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The Bird Flu: What Parents Need to Know
The news has been filled with reports about the spread of bird flu, also known as avian influenza. There has also been discussion about a possible upcoming “pandemic influenza,” or worldwide outbreak of a strain of flu that could cause serious illness and death. Parents may wonder, “Do we need to worry about this? What precautions should we take to keep our children safe?”

Here is what the health authorities have to say.

What is bird flu?
Bird flu is an infection caused by strains of influenza virus that occur naturally in birds. Wild birds and farm birds (chickens, ducks and turkeys) can become infected. Wild birds usually don’t get sick with the virus, but farm birds can get sick and die. One strain of bird flu, H5N1 influenza, is currently spreading from Asia through the Middle East, Europe, Africa and other regions.

What is the danger of bird flu to humans?
So far, there has only been limited spread of bird flu to humans. Most of the people who caught it were infected by handling infected poultry. Unfortunately, many of the people who have contracted bird flu have gotten very sick with fever, sore throat, cough, muscle aches, eye infections and pneumonia. Approximately half of them have died.

Only rare cases of bird flu have spread from one person to another, and it has not yet continued to spread beyond the second person. At this time, the bird flu is not thought to spread easily among people. But it is possible that, over time, the virus may mutate or change and become more contagious among humans.

What is an influenza pandemic?
An influenza pandemic is a severe worldwide outbreak of flu. It is different from the yearly wintertime flu because it is caused by a new virus strain to which people have not developed immunity. For this reason, even healthy children and adults could be susceptible to illness, larger numbers of people could get sick and the symptoms could be more severe, even fatal. There have been several influenza pandemics in the 20th century: between 1918 and 1919, 1957 and 1958 and 1968 and 1969. Health experts predict that there eventually will be another influenza pandemic, which may be caused by the bird flu or another flu virus. Health authorities believe that advance preparation will help minimize the severe consequences.

What are the health authorities doing to protect us?
Health experts from the World Health Organization and individual countries have been intensively preparing for pandemic influenza. Cases of bird flu are being closely tracked, infected bird flocks are being destroyed and infected people are being promptly treated and quarantined to prevent the spread to others. The United States has banned the importation of birds and bird products from countries with bird flu. Scientists are following the strains of bird flu to detect any mutations that could cause an influenza pandemic.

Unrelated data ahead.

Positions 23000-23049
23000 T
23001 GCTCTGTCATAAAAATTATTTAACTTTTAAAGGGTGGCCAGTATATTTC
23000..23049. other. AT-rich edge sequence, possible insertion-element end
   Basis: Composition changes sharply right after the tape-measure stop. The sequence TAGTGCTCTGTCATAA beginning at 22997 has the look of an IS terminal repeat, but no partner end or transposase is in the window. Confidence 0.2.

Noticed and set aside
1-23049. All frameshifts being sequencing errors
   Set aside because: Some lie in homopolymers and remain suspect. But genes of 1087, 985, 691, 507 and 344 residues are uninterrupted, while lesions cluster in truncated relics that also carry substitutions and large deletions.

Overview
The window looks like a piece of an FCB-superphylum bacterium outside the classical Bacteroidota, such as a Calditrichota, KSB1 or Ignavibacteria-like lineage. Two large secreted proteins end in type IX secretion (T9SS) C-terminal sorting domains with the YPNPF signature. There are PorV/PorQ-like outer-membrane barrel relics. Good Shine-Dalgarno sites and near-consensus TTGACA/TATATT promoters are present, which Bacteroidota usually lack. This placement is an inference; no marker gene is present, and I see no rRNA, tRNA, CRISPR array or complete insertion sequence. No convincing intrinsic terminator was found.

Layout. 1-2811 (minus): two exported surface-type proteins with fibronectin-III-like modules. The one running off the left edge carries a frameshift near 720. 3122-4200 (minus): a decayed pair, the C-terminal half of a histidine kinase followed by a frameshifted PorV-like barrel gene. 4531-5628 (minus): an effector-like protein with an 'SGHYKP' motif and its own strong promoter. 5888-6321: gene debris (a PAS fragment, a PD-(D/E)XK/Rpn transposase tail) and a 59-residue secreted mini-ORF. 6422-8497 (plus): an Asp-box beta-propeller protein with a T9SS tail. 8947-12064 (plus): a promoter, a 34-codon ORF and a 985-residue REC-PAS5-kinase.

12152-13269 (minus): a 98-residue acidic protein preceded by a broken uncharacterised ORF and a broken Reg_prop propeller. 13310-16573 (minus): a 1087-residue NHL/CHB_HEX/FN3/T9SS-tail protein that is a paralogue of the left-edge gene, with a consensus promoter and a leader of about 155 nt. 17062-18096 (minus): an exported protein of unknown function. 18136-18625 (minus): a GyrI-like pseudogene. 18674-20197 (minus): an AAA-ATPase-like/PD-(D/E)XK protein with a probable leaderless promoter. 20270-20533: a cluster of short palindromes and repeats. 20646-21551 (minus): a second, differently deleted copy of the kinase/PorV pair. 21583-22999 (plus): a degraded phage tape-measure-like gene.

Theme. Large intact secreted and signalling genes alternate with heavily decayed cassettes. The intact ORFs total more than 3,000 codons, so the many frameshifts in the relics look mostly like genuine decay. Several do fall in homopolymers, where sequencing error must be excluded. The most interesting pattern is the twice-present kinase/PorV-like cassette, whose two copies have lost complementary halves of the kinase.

New vaccines are being developed to try to prevent bird flu. Although the virus has become resistant to two antiviral medicines, there are still two other medicines that are thought to be effective. These treatments are being stockpiled nationally to ensure that sufficient medicine will be available. In addition, new treatments are being developed. Local governments, health agencies, businesses and communities are developing plans to respond to an influenza pandemic, including how to distribute vaccines, identify and treat sick people and temporarily close schools and businesses to limit the spread of the illness.

What steps can we take to protect our family?
  • Follow good hygiene. Be sure everyone in the family washes their hands frequently with soap and water. Keep alcohol-based hand sanitiser on-hand. Avoid other people who are sick. And if you’re sick, stay home from work and school, and cough and sneeze into your elbow to prevent spreading germs through the air and your hands.


  • Eat a balanced diet, drink plenty of fluids and get enough rest. These are key practices for staying healthy. It is still safe to eat poultry if you prepare and cook it properly. Wash your hands before and after handling poultry. Clean your hands, utensils and cutting boards that have touched raw poultry. And cook poultry thoroughly until the juices run clear and the meat reaches an inner temperature of 180 degrees Fahrenheit. This kills the germs, including possible bird flu virus.


  • Get the yearly flu vaccine. Designed against the current circulating strains of influenza, it can keep you and your children healthier. The current 2005-2006 vaccine does not protect against the bird flu strain, but a bird flu vaccine is being developed.


  • Instruct your children to stay away from wild birds and animals. It’s safer to observe wildlife from a distance. Never touch wild birds or animals, especially dead ones, since they could carry germs. In areas with bird flu, housecats have also become sick from infected birds, so they should be kept indoors in these areas.


  • Continue to get good medical care. Make sure you and your children continue to visit your doctor for checkups and immunizations. If you develop symptoms of illness, call your doctor and follow the recommended treatment.


  • Follow public health instructions. The U.S. centres for Disease Control developed a Pandemic Flu Planning Checklist for Individuals and Families at http://www.pandemicflu.gov/planguide/checklist.html. They recommend keeping a several-day emergency supply of water, food, regular medications, nappys and other essentials at home. They also recommend planning with your family and community for responding to the flu and other disasters such as hurricanes, floods and earthquakes. Health authorities do not recommend keeping a personal supply of prescription flu medicine at home.


For more information, visit www.avianflu.gov and www.pandemicflu.gov.